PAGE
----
deldaisy wrote:Q.... most science fiction is a 'what if...' scenario. Hence a lot of scientists and academics write it too.
Good writing is usually about what you are most familiar with.
I have mixed feelings about you writing for the comp. Last year you put so much pressure on yourself we lost the you we know and love.
I have NO doubt you can write... remember... you wrote that summary for the book series for ne... I am being totally selfish... don't want to lose you from here. You need to research other writing comps. The Gold Coast has one every year. There are heaps here in all and all around the world.
Quatermass wrote:The problem is with those examples is that I am not actually interested in exploring a strict alternate history where JFK screwed up with the Cuban Missile Crisis, or for that matter where he didn't get his head blown off. I want something with a taste of actual science fiction behind it, something a little more fantastic than mundane history, even if it isn't our own. Otherwise, it's not interesting enough for me to commit to it.
Why can't you work in a plausible evolutionary concept that does allow the key aspect - Jack Cohen (of Science of the Discworld fame) always cites the 'common ancestor' of all land vertebrates as being responsible for our having such awful respiratory probs because our airways are in front of our digestive tract (or is it the other way around?Q wrote:Let's just say that the character was based on a mythological creature originally, and that being transferred to a realistic scenario prevents a key aspect of that creature from being used. And no, it's not a dragon.
Jan Van Quirm wrote:Look at this way - that ship that just sailed wasn't your ship!
deldaisy wrote:Jan Van Quirm wrote:Look at this way - that ship that just sailed wasn't your ship!
The way its been going lately it was most probably MY bloody ship.....
Bet it heading to Tahiti or somewhere gorgeous as well.....
deldaisy wrote:Hi Q.... Guess what? I finished that book you gave me..... A Civil Campaign. Quite liked it too.... always a good sign when I finish a book and go back to reread the first chapter to see what I missed before I know what I know now. It was a strange science fiction..... more a comedy/bodice ripper. I thought it was a bit "light" and all the VOR names annoyed the hell out of me.... hated that about Tolstoy too.... but I discover I am interested in where they came from and if there are books after this one in the series.... thats always a good sign huh.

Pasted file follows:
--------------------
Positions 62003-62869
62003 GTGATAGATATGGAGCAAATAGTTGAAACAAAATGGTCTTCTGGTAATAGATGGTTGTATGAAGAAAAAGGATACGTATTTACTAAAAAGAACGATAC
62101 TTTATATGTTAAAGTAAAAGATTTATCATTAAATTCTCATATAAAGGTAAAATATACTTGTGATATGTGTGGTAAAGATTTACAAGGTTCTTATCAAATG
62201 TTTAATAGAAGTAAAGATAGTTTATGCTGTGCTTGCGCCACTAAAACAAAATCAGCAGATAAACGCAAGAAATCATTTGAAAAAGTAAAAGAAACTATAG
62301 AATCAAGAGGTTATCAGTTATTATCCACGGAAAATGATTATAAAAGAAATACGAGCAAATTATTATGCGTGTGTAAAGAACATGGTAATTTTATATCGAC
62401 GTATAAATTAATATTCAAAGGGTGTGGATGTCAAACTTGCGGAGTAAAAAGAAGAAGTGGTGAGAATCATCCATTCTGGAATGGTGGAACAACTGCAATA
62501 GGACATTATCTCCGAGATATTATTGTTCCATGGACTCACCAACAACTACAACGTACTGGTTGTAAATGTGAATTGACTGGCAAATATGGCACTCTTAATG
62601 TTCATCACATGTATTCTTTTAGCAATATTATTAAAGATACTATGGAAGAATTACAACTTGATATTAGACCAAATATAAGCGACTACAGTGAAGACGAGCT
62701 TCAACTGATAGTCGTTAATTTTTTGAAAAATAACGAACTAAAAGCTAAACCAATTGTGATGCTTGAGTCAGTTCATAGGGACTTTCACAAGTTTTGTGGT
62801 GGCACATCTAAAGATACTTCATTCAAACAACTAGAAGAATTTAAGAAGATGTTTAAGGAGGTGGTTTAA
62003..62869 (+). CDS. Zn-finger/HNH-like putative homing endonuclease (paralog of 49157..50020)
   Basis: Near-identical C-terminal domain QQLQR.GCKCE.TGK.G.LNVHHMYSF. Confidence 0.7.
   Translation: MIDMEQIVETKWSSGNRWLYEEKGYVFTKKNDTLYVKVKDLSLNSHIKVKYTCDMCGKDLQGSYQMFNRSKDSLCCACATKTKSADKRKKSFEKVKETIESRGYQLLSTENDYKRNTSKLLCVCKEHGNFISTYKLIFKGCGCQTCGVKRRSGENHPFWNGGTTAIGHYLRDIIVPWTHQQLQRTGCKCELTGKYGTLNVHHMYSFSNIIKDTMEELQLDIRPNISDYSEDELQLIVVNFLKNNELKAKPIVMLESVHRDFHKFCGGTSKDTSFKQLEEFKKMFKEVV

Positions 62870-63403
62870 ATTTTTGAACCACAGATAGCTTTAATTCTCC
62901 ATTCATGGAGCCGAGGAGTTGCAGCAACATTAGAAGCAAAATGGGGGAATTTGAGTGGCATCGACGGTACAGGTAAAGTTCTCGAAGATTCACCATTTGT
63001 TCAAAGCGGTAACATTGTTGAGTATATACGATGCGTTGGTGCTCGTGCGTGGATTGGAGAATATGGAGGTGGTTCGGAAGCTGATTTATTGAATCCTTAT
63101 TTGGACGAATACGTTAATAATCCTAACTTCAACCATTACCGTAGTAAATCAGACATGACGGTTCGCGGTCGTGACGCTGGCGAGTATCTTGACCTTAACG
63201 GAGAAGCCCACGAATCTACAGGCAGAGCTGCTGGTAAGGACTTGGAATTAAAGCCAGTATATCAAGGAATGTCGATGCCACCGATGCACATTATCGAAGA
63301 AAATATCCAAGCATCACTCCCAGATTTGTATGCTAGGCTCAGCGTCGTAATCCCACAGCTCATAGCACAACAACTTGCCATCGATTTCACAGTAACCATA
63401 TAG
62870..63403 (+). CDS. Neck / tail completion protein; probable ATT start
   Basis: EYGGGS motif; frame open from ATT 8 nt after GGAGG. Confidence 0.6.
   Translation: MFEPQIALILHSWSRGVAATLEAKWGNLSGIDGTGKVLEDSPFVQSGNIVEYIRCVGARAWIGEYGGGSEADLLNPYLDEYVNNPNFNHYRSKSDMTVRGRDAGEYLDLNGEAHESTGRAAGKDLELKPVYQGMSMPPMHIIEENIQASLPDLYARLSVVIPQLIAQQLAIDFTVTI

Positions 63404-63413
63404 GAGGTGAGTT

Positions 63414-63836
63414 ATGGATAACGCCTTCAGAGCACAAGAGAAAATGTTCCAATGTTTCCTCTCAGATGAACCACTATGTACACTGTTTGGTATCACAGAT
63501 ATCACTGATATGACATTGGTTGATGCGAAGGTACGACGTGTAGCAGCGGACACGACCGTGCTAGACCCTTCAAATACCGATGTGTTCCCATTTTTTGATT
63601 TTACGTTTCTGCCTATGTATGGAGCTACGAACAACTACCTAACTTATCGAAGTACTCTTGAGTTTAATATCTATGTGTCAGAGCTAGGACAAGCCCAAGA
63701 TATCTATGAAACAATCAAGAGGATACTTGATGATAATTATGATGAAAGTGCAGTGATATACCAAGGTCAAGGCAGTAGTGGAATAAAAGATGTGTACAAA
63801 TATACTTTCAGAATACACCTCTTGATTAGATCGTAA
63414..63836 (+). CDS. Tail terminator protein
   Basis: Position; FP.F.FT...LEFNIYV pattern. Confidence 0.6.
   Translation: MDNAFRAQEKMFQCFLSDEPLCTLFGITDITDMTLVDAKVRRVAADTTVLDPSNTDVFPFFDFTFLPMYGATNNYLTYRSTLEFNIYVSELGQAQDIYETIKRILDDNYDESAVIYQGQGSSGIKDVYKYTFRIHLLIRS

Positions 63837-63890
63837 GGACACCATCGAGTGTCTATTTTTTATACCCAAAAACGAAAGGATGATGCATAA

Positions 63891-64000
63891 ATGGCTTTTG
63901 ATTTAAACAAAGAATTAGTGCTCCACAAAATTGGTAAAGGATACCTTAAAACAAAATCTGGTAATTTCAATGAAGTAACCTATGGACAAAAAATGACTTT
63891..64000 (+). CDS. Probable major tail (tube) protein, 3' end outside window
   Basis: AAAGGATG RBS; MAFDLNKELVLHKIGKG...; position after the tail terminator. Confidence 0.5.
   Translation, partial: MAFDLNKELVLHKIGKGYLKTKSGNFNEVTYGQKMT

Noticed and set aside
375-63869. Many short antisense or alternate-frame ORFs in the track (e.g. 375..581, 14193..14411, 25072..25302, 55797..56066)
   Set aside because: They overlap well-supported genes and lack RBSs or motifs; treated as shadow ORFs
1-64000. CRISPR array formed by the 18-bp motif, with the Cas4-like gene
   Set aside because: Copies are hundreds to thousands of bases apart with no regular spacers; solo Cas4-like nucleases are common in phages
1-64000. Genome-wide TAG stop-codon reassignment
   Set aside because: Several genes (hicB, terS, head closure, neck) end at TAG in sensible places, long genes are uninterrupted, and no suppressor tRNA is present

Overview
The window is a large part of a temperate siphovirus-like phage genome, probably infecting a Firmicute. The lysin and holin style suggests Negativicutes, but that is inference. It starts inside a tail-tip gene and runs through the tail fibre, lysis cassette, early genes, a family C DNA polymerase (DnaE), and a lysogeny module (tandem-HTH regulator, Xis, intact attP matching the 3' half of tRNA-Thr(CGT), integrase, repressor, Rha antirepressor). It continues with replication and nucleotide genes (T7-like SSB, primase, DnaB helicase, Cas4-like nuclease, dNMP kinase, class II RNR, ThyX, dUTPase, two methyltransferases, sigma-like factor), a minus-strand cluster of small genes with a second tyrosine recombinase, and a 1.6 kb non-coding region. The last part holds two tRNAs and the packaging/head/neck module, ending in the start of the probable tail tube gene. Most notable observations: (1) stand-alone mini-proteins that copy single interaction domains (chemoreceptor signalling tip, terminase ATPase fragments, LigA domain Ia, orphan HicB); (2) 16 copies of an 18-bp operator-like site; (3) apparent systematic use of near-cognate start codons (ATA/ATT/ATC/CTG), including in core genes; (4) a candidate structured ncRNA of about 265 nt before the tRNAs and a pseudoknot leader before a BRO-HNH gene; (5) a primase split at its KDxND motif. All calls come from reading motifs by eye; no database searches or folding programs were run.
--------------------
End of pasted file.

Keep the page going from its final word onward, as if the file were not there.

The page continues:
Thank you for introducing me to a new author. I know it took me a while to get into it.... but its the first book I have read in ages apart from Snuff.... huge leaps.
Jan Van Quirm wrote:Why can't you work in a plausible evolutionary concept that does allow the key aspect - Jack Cohen (of Science of the Discworld fame) always cites the 'common ancestor' of all land vertebrates as being responsible for our having such awful respiratory probs because our airways are in front of our digestive tract (or is it the other way around?
). His point is that if another creature that didn't have that particular configuration had got out of the primeval oceans and was able to breathe oxygen out of water first, then maybe we wouldn't have such dire ENT problems or get pneumonia and coughs and so on...
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